Q&A: New CPIRT director on lung infections, antibiotics, and climate change

This summer, the new Yale Center for Pulmonary Infection Research and Treatment (CPIRT) held its first meeting, with the goal of breathing fresh air into the science of lung infection. Conceived by associate professor Dr. Charles Dela Cruz as a cross-disciplinary hub for investigators, CPIRT brings together innovative minds from basic, translational, and clinical research areas across Yale.
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Dr. Charles Dela Cruz (photo by Michael Marsland / Yale University)

This summer, the new Yale Center for Pulmonary Infection Research and Treatment (CPIRT) held its first meeting, with the goal of breathing fresh air into the science of lung infection. Conceived by associate professor Dr. Charles Dela Cruz as a cross-disciplinary hub for investigators, CPIRT brings together innovative minds from basic, translational, and clinical research areas across Yale. The center’s ultimate aim is to develop better treatments for both acute and chronic ailments — from pandemic flu to emphysema — that are affected by lung infections.

YaleNews talked to Dela Cruz about such issues as the use and misuse of antibiotics to treat lung infections, the impact of global warming on illness, and outbreak preparedness. The following is an edited version of the conversation.

What’s the goal of CPIRT?

The topic of pulmonary infection has been a focus of many researchers at Yale in different areas of expertise and disciplines. We see a lot of patients with infections who are treated by pulmonologists, intensivists, infectious disease experts, primary care doctors, emergency doctors, hospitalists — all these specialties deal with lung infection.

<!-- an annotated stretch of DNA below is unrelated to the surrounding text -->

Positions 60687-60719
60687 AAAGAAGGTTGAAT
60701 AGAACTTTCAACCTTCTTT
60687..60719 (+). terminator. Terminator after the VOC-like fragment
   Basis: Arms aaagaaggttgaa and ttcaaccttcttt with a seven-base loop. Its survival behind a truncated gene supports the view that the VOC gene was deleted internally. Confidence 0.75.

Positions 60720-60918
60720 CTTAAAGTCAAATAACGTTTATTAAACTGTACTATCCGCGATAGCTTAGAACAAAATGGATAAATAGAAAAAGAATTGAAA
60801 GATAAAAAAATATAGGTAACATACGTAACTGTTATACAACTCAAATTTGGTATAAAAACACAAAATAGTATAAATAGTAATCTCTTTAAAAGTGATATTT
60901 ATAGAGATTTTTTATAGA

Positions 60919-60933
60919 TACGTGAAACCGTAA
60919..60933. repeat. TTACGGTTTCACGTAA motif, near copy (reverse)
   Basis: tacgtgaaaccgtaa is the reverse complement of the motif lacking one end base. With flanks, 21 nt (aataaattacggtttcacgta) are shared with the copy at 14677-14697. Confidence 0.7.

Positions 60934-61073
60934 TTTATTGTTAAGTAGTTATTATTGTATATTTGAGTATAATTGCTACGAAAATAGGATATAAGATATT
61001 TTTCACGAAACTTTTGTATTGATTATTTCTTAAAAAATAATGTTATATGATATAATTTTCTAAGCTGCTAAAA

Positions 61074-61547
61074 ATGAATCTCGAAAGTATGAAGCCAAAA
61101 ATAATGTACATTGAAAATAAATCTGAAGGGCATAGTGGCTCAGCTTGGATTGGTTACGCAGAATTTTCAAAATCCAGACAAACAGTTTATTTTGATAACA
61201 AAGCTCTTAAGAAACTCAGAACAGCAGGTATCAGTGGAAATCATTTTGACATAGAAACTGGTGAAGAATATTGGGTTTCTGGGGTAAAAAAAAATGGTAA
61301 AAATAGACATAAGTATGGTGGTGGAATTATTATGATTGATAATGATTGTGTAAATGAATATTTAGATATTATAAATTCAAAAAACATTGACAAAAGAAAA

My lab in the Pulmonary, Critical Care, and Sleep Medicine section is focused on the role of infection in chronic lung diseases, such as chronic obstructive pulmonary disease (COPD), fibrosis, and now lung cancer. What we’re wondering is what is the role of infection in the lung and those with chronic lung diseases? Does it contribute to the disease process? Does it make it worse?  How does it impact the patient with these chronic lung diseases? We also study the underlying mechanism in acute lung infections using models of pneumonia and sepsis.

Yale has a pulmonary section and an infectious disease section.  What gap does this center fill?

This center will bring together everyone who is interested in this topic — from the basic and translational researchers to clinical research — so we can meet regularly and present our work. I have enlisted great investigators from pulmonary, infectious diseases, internal medicine, pediatrics, people who study cystic fibrosis, public health, epidemiologists, immunobiologists, and microbiologists. CPIRT allows us to share resources, such as a clinical database and samples from patients, with people who do the basic science research.

Our plan initially in the next few years is to create an environment where we can share resources and ideas, and come up with collaborative grants. It’s also important to have a collaborative effort so that we can have a better definition and understanding of lung infection.

Are there other centers like this in the region or in the country?

There are similar efforts in other parts of the country but they tend to focus on basic research. In addition to the basic sciences, we’re trying to develop a more translational bent so that we can recruit patient samples, conduct clinical trials, bridge the basic researcher, come up with questions, and bring context to some of the research science that we do in terms of patients.

Lung infection is starting to get a foothold more recently for a few reasons: One is that the Centers for Medicare & Medicaid Services now requires high-quality and patient-centered care and accountability measures with public reporting of 30-day mortality for pneumonia after discharge.

The other reason is resistance to antibiotics, and there has been a big push regarding antibiotics stewardship — how to treat patients appropriately with antibiotics, who needs antibiotics, and also what are some of the non-antibiotic alternatives to treat patients.